Since I’ve learned to regulate my nervous system enough so that I’m no longer living in fight-or-flight mode, I’ve started to notice the ways my life feels better. It was an adjustment. One that’s been hard to make. Because things feeling better is a different feeling. A new feeling. One I didn’t know for over 23 years. But I’m learning it now, and I’m understanding how much of life is mastering the art of making things better.
If you think about it, the majority of the day is making things better. Whether it’s work or housework or exercise—it’s about leaving something better than you found it. Accomplishing things in your day. Striving to make the world a better place. Striving to be a better person. Trying to make things better.
For a long time before my repressed trauma surfaced, I didn’t want to make things better. I didn’t know how. Then, once it surfaced, it felt like a duty to make things better. A promise to myself. And since then, things get better every day.
It doesn’t mean I don’t have hard days. It’s quite the contrary. Many of my days are still hard, but I try everything to make them better. Like I would for a child, I assess my needs. I practice self-care. And I try to make it better.
For example, I work from home, and I noticed I would get anxiety as household chores began to pile up throughout the work week. It was like everywhere I turned there was laundry or dirt. I even had mold growing on the backsplash of our kitchen sink. I would let it overwhelm me. Consume me. Make me feel frantic. But then I realized: I can make it better.
I can do something every day. I can fold laundry on my breaks if the pile is bothering me. I can use vinegar to kill the mold by the sink. I can make it better.
I’m no longer at the mercy of a predator. My attacker is no longer in my life. I am safe. My home is safe. My body is safe. And because I’m safe, I can work to make things better. Big and small.
That goes for my moods too. Days I wake up and feel dark, I know there are things I can do to feel lighter. I can meditate and do yoga. I can exercise and be outside. I can practice self-care. I can do things that make me feel better. That make my life feel better. That remind me that life isn’t as hard as it used to be. And help me see that things are always improving. If I let them.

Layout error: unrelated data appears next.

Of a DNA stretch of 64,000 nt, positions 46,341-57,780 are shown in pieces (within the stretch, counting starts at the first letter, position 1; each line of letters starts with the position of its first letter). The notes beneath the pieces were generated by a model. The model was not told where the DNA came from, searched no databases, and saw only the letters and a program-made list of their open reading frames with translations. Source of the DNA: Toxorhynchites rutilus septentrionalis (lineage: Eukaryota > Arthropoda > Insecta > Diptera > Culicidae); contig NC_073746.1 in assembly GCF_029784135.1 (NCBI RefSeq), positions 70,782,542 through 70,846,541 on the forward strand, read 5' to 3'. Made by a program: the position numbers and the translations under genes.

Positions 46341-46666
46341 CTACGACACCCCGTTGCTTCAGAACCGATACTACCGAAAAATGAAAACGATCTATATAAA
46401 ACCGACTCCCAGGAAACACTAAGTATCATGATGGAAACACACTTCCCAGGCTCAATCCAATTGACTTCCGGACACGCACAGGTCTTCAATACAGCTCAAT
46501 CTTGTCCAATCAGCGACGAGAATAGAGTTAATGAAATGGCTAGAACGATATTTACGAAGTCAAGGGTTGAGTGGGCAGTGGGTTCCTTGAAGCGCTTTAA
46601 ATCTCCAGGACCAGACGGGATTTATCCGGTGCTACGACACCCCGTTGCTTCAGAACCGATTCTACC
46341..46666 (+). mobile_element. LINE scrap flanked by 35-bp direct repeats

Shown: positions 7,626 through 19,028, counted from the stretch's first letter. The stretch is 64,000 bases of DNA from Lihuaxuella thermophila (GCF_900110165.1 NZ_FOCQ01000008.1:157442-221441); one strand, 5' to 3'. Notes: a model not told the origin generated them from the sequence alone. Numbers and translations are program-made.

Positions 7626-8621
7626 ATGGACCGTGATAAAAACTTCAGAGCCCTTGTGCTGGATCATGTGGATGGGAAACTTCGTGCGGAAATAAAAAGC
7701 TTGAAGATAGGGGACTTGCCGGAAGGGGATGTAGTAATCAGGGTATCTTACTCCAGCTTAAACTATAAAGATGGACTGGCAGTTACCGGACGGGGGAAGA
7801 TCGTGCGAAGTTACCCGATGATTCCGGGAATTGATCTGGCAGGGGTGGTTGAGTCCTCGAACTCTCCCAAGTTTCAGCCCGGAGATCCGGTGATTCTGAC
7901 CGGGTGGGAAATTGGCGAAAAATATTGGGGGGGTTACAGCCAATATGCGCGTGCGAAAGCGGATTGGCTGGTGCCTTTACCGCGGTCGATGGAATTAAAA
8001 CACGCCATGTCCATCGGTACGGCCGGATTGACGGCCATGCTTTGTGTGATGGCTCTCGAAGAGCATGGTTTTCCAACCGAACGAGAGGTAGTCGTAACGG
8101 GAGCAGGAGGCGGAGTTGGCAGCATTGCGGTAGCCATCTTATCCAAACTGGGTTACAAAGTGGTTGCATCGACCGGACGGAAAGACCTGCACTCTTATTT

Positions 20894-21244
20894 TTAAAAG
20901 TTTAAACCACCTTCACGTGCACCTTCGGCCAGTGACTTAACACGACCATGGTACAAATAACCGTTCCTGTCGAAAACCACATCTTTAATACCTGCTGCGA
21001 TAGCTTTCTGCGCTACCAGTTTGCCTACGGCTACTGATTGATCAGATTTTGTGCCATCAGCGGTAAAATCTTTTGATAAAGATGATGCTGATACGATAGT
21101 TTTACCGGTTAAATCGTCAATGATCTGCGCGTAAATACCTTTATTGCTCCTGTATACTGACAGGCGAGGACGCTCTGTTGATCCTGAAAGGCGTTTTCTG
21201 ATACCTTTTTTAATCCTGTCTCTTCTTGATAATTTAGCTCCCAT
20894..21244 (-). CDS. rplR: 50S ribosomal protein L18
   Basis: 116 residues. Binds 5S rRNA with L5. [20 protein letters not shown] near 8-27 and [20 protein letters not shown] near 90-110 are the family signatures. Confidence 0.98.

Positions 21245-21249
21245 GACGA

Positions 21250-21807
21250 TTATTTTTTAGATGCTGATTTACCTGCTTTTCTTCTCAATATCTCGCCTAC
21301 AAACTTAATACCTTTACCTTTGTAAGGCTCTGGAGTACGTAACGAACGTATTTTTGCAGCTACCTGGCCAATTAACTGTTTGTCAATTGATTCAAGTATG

So if you are like me and you are sometimes reluctant to making things better, here are some tips for getting started:
- Take action. One of the best things I’ve learned during my trauma recovery is that doing things is what helps me feel better. Sitting around and feeling depressed gets me nowhere but depressed. It’s taking actions to improve my life that makes things better.
- Set goals. Setting goals makes things better because you’re bound to achieve at least one of them. Start with small goals you know you can accomplish—to build your confidence—and then go from there.
- Celebrate goals when you achieve them. If you don’t celebrate goals, it’s as if they didn’t happen. Be sure to acknowledge your goals. And allow yourself to feel motivated to set more.
- Write down what you accomplish. This can be in the form of a to-do list that you check off as you go or written in paragraphs in your journal. You can even draw it out if you choose to. But get it onto the page. Make it come to life.
- Take it easy on yourself. Don’t put so much pressure on making things better that you throw yourself into perfectionism. Instead, take one thing at a time, accept the flaws and problems that arise, and leave it better than you found it. After all, isn’t that what we’re here to do?
- Reflect. Take some time at the end of the day, week or month to reflect on how much better you’ve made things. Look at your goals. See what you’ve checked off your lists. Allow yourself to feel good about everything. And let in the sweetness of it feeling better.
I wish you many blessings as you watch your life improve. Take action, let things be okay and watch your joy unfold.
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Photo by Anna Tarazevich